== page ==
Title: Ending Book Hunger: Access to Print Across Barriers of Class and Culture
Author: Lea Shaver
Hardcover: 978-0300226003, $20
Imprint: New Haven: Yale University Press, 2020
“An eye-opening exploration of “book hunger”—the unmet need for books in underserved communities—and efforts to universalize access to print
Worldwide, billions of people suffer from book hunger. For them, books are too few, too expensive, or do not even exist in their languages. Lea Shaver argues that this is an educational crisis: the most reliable predictor of children’s achievement is the size of their families’ book collections.
This book highlights innovative nonprofit solutions to expand access to print. First Book, for example, offers diverse books to teachers at bargain prices. Imagination Library mails picture books to support early literacy in book deserts. Worldreader promotes mobile reading in developing countries by turning phones into digital libraries. Pratham Books creates open access stories that anyone may freely copy, adapt, and translate. Can such efforts expand to bring books to the next billion would-be readers? Shaver reveals the powerful roles of copyright law and licensing, and sounds the clarion call for readers to contribute their own talents to the fight against book hunger.”
“A timely call to solve an urgent problem. Shaver exposes book hunger as a problem of critical importance to education, opportunity, and the elimination of poverty… and offers solutions.”—Dave Wilkinson, former Director of the White House Office of Social Innovation and Civic Participation, and Executive Director of the Tobin Center for Economic Policy at Yale University
“Shaver gives critical attention to one of the pressing human rights challenges of our time: unequal access to books and educational materials for a majority of the world.”—Madhavi Sunder, author ofFrom Goods to a Good Life: Intellectual Property and Global Justice
“Ending Book Hunger is fresh and exciting, and the perspective of a human rights and IP lawyer is original. Shaver comprehensively addresses the problem of global book scarcity and proposes solutions in a readable and engaging manner.”—Jessica M. Silbey, Professor of Law, Northeastern University School of Law and author of The Eureka Myth: Creators, Innovators and Intellectual Property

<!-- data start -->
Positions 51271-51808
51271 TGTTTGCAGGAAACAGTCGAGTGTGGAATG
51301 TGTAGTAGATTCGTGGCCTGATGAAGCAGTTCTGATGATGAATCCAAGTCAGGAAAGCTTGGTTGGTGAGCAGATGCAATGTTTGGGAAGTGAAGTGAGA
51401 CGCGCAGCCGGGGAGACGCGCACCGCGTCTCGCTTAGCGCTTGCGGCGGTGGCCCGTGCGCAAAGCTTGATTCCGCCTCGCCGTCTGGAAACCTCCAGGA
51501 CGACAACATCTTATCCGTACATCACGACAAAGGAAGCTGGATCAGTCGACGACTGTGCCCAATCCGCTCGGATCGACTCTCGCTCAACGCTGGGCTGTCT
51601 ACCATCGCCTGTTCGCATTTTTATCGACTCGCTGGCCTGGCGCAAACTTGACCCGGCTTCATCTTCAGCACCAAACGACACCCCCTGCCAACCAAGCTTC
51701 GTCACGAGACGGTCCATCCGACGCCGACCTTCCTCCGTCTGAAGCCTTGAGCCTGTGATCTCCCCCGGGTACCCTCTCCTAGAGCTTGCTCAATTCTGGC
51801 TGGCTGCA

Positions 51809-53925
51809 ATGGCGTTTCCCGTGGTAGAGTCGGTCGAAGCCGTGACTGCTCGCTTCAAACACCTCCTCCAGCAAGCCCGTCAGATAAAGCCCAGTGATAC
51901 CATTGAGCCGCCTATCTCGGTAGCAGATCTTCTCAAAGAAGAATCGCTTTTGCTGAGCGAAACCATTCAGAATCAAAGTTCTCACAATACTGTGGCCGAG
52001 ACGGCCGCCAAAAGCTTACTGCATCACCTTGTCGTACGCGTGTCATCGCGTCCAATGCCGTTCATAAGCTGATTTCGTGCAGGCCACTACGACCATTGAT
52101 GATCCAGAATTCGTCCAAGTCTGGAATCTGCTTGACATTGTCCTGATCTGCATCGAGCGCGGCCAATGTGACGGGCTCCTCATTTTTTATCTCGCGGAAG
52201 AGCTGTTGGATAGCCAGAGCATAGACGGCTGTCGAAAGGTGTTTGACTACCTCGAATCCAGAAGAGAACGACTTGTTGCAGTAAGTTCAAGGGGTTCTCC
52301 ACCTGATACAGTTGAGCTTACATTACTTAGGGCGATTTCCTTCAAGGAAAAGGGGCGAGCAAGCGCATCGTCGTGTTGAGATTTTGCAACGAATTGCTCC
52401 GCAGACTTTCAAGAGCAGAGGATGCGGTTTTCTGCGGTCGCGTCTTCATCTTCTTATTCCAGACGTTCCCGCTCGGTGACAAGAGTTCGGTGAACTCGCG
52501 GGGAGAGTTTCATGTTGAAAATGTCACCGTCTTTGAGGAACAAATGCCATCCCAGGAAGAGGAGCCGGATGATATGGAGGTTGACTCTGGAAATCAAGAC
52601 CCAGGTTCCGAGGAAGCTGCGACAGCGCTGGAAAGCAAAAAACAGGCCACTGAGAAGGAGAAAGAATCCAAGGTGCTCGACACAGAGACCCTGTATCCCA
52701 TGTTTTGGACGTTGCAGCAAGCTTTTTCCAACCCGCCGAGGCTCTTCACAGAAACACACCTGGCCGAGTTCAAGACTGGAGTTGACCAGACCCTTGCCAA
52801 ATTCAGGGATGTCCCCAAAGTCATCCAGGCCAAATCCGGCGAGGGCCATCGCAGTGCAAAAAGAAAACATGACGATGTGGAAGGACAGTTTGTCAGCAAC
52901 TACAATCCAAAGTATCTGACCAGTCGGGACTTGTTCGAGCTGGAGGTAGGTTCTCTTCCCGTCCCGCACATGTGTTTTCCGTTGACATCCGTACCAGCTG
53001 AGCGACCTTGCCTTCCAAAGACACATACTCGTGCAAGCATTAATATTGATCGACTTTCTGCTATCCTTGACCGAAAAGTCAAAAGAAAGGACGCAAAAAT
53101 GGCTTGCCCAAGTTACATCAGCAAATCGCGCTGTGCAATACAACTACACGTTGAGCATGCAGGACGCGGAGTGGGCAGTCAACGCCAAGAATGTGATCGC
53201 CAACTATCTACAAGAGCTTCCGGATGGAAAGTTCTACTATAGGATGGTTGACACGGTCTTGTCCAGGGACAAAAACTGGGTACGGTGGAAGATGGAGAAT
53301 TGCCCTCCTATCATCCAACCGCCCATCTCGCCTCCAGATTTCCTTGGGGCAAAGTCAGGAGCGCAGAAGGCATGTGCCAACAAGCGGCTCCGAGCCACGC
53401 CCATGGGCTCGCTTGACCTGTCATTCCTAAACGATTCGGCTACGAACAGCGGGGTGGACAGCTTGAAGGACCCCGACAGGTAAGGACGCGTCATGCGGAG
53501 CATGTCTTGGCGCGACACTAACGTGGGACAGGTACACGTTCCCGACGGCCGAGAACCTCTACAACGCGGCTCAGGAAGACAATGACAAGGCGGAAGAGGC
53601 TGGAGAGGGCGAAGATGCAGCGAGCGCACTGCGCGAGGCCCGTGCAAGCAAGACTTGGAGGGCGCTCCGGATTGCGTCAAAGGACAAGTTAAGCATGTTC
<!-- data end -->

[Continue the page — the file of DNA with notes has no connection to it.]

“In graceful and compelling prose, Lea Shaver emphasizes the fact that too many across the world lack access to books. Shining a light on this critical aspect of access to knowledge, Shaver offers necessary concepts and models to achieve a world where every child has the books she needs to learn and grow.”—Anupam Chander, author of The Electronic Silk Road: How the Web Binds the World Together in Commerce
“I was deeply moved by Lea Shaver’s engaging introduction to the problem of book hunger around the world. It’s also a powerful call to action, as Shaver explores how we can bring about a world where every person is served by publishing models that prioritize inclusion and accessibility.”—John Green, author of The Fault in Our Stars
Tom is originally from Brooklyn N.Y but has spent his entire professional career in South Carolina, most recently as Head of Reference Services at the College of Charleston. As part of the Against the Grain and Charleston Conference team, he serves as the associate editor of the print ATG as well as the co-editor of the webpage. Tom’s conference duties include coordinating the Penthouse Suite interviews as well as the conference poster sessions.
He received his MLS from the University of Buffalo, SUNY and a second master’s in public administration from the College of Charleston and the Univ. of South Carolina. His wife Carol and he live in downtown Charleston and she is an artist and a tour guide offering historic walking tours of the city.